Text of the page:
While the conventional methods have been used to successfully create cDNA libraries, and to identify a large number of polypeptides, they do have certain disadvantages. For example, an intrinsic problem in the construction of high quality full-length cDNA libraries is that, under in vitro conditions, the reverse transcriptase very often does not extend the first strand cDNA up to the 5′ end of the mRNA, with the result that some mRNA sequences (often longer sequences) are not represented in the library. This is thought to occur in part due to misincorporation of an incorrect base by the reverse transcriptase, which destabilizes the cDNA/mRNA duplex. Enzymes or proteins present in the cell that normally repair nicks or correct mistakes during DNA synthesis are not present when the cDNA is synthesized in vitro.
In addition, hairpin formation in the mRNA can lead to early termination in the conversion to cDNA. This is especially a problem in the cloning of polypeptides having a signal sequence located at the 5′ end of the gene, as these libraries are often screened by detecting polypeptide exported from the transformed cells. Thus, these methods require full-length cDNA, including the signal sequence.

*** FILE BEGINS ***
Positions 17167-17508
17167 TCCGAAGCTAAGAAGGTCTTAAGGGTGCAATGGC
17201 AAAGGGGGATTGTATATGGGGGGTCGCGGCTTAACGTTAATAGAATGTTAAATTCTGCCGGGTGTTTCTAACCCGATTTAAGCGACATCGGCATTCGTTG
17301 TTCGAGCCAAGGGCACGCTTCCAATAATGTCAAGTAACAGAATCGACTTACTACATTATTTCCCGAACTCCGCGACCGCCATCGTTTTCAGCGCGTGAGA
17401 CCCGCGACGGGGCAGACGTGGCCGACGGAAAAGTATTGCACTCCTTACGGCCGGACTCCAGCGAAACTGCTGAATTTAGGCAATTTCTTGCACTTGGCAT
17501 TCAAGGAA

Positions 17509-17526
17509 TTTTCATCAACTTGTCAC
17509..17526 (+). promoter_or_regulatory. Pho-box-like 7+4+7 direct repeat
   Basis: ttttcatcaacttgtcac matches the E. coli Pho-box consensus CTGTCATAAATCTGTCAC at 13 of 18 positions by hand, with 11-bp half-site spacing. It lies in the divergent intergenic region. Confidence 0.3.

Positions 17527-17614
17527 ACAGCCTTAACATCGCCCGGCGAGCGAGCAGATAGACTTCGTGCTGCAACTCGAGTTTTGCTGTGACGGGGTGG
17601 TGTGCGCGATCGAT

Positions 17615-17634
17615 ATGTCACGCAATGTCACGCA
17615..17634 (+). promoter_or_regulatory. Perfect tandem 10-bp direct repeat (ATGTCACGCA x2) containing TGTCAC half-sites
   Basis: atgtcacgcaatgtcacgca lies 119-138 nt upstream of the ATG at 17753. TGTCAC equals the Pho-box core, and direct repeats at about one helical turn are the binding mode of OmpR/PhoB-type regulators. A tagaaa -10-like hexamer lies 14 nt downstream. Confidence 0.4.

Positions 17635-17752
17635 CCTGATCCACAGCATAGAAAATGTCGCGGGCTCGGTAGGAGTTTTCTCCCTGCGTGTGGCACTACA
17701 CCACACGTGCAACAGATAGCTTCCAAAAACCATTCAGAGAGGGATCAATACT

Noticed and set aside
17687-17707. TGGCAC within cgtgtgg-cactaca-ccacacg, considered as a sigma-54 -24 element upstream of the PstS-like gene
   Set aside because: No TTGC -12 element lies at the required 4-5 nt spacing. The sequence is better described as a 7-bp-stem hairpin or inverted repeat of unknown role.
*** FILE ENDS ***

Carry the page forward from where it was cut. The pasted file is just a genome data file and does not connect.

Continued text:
A number of methods have been developed to attempt to address these problems. For example, a different method of synthesizing cDNA in vitro selects full length poly(A)+ mRNA by treatment with bacterial alkaline phosphatase and tobacco acid pyrophosphatase, and subsequently ligating the 5′ end of the mRNA to a chimeric DNA-RNA linker containing a restriction site. See, Kato et al., Gene 25:243-250 (1994). The poly(A) 3′ end of the mRNA is then hybridized to an oligo d(T) sequence of and the oligo d(T) used to prime cDNA synthesis. This procedure is also limited, however, by the efficiency of the phosphatases and the ligation procedure. Moreover, the ligation procedure can work with mRNA in which the 5′ end has degraded, since the method does not distinguish between full-length and partial mRNA.
In standard methods currently used for the preparation of cDNA libraries, the mRNA in the cell is isolated by virtue of the presence of a polyadenylated tail present at its 3′ end, which binds to a resin specific for this structure (oligo dT-chromatography). The purified mRNA is then copied into cDNA using a reverse transcriptase, which starts at the 3′ end of the mRNA and proceeds towards the 5′ end. Second strand synthesis is then performed. Linkers are added to the ends of the double stranded cDNA to allow for its packaging into virus or cloning into plasmids. At this stage, the cDNA is in a form that can be propagated.
One disadvantage observed with current cDNA library synthesis protocols is that current methods tend to produce libraries having a significant proportion of incomplete cDNAs, which results from inefficiencies in the reverse transcriptase employed to generate the library. To compensate for the incomplete cDNA constituents of the library, investigators must perform many rounds of isolation (screenings) and construct a “full-length” cDNA from the accumulated pieces. Such processes are resource intensive and do not ensure that each initial mRNA is represented in the cDNA library.